Dr. Pavlovic, Dr. Becker and Dr. Vlad.

Serbian Dean and a Beginning Instructor Spend Month in Spring Learning about Journalism Education in the U.S.

Dr. Vukasin Pavlovic, associate dean for international affairs of the College of Political Sciences at Belgrade University, and graduate student Ana Milojevic each spent a month at the University of Georgia in the spring of 2007 learning about how the Grady College of Journalism and Mass Communication teaches students about journalism and related professions.

Each was participating in a faculty exchange that is a part of a three-year project funded by a grant to the University of Georgia from the Bureau of Educational and Cultural Affairs of the U.S. Department of State.

Each also visited Clark Atlanta University, a historically black institution located in downtown Atlanta. Clark Atlanta is a partner in the project.

Obviously, Dean Pavlovic and graduate student Milojevic had different perspectives on the visit. Journalism is housed in the College of Political Sciences at Belgrade, and Dean Pavlovic, a political science professor, was particularly interested in administrative issues.

Ms. Milojevic, who has been working as a teaching assistant in the journalism program, was interested in teaching techniques and course content.

Dr. Pavlovic’s main goal was to get insights on the new curriculum for the journalism program in Belgrade, in response to the requirements of standardization of European educational programs as called for by the Bologna treaty and to the needs of the media market in Serbia.

“Talking with our American colleagues about the Grady College curriculum and examining some on the syllabi has been extremely useful to me,” Dr. Pavlovic said. “It has helped me learn more about how they combine media theory, journalism skill-oriented classes, and courses outside the journalism program.”

Dr. Pavlovic also had conversations with Dr. E. Culpepper Clark, dean of the Grady College, and with Drs. Lee Becker and Tudor Vlad, director and assistant director of the Cox Center, about a workshop being planned for Belgrade on media and diversity. The May workshop also was part of the three-year exchange program.

“This is such an important issue for our region,” the Serbian visitor said. “I’m sure the workshop will attract not only journalists and journalism educators, but also political scientists and sociologists.”

“Diversity is a major topic here in the United States and in this part of the country,” Dr. Clark said. “The history of the South is complex, and there many lessons to be learned from examining it. It will be interesting to compare, during the workshop, the U.S. and the Serbian approaches of diversity.”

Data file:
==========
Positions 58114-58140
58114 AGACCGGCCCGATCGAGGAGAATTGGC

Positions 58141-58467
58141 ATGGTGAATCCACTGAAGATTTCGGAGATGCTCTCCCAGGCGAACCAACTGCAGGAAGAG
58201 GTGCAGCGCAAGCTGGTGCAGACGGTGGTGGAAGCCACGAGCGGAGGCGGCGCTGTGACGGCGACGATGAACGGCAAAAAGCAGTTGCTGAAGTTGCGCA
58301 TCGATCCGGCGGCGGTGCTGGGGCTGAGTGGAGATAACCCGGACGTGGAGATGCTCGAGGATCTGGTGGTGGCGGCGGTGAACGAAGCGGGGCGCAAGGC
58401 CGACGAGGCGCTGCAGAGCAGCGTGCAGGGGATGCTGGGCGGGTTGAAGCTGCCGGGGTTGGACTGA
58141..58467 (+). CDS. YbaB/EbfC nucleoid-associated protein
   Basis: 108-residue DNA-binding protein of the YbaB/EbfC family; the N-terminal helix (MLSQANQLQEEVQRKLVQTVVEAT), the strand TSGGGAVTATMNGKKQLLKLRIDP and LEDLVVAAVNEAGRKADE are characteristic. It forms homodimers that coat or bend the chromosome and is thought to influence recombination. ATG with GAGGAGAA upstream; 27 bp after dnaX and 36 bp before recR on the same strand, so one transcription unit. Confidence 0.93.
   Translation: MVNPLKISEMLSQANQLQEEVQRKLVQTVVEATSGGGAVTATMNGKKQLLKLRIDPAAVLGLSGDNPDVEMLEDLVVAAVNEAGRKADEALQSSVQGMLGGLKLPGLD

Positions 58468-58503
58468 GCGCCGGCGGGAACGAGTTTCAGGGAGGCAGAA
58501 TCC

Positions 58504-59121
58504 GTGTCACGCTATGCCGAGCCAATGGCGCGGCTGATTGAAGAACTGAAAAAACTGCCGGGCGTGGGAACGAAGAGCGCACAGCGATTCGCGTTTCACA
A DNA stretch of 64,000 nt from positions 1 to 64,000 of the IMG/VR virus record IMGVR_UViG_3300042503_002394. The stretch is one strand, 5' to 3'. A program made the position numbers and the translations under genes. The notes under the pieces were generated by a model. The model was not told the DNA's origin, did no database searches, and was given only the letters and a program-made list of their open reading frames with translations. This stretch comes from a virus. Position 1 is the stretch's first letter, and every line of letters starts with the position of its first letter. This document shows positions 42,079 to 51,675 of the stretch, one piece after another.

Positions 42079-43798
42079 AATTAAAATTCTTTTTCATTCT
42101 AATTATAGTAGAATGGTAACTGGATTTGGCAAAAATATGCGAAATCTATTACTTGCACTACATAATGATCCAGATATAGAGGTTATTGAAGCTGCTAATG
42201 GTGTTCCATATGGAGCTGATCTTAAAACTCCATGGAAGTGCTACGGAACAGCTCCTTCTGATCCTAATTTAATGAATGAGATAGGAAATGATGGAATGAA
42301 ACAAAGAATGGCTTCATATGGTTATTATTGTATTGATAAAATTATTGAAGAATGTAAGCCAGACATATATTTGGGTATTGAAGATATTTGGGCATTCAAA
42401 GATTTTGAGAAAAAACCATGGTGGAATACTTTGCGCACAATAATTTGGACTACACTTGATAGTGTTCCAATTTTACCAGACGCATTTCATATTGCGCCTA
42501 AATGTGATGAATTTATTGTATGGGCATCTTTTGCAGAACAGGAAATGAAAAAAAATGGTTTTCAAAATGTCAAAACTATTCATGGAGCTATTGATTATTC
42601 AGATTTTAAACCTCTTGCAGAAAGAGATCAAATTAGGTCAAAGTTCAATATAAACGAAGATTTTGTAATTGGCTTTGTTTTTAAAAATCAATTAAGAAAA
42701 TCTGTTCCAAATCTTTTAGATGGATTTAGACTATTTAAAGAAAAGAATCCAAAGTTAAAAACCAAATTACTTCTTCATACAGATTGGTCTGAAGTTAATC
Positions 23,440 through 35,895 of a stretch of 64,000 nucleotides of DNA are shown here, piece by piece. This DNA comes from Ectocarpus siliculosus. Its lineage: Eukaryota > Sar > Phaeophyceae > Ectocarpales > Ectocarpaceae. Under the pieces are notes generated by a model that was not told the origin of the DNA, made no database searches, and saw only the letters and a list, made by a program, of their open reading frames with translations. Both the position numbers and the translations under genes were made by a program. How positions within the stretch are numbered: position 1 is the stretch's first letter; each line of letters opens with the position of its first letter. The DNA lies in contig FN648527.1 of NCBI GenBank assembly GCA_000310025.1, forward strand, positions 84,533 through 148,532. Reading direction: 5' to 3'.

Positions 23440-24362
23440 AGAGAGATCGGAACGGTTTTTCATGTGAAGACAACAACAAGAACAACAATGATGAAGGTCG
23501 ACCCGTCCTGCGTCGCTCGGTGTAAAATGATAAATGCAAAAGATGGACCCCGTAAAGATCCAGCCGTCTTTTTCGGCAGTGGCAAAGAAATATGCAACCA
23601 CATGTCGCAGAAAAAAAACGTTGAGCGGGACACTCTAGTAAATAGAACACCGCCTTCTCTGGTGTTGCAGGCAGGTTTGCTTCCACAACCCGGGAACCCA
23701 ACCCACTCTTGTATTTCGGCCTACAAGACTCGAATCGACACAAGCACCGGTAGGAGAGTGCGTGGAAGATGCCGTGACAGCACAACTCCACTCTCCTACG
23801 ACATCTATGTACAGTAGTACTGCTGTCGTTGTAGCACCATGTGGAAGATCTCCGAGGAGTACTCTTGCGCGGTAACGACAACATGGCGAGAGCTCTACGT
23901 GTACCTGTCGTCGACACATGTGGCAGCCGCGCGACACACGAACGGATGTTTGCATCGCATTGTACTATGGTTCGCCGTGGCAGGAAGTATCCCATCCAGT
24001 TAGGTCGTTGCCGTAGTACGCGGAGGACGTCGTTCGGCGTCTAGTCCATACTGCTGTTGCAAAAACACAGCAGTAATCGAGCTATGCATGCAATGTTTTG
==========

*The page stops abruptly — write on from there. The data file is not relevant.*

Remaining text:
Ms. Milojevic participated in a variety of undergraduate and graduate classes and met with faculty in the Grady College. For example, she was interviewed by students in an undergraduate reporting and writing class taught by Dr. Becker, where she explained her personal experiences as a young person growing up when Serbia was isolated internationally and actually bombed by NATO warplanes.

“Because of the economic situation with a war and embargo, we’re behind you” in journalism programs, she told the students.

“Being at the University of Georgia and for the first time in the United States has been a great experience to me,” said Ms. Milojevic at the end of her program. “I’ve had the opportunity to learn about journalism education, about the American culture, and to make new friends.”

During the two-day visit to Clark Atlanta University, the two participated in broadcast journalism classes, toured the university radio stations and had meetings with Clark Atlanta professors Brenda Wright and James McJunkins, who had participated in previous workshops in Belgrade under the auspices of this collaborative program.

The project has been initiated and coordinated by the James M. Cox Jr. Center for International Mass Communication Training and Research, a unit of the Grady College of Journalism and Mass Communication at the University of Georgia.

The project has included faculty exchanges in each of the three years of the project as well as a workshop in Serbia on journalism education or media practice each year.

“We are getting close to the end of this project, but not of our collaboration,” Dr. Becker told the Serbian journalism educators. “We have to identify new funding sources for a continuation of our partnership.”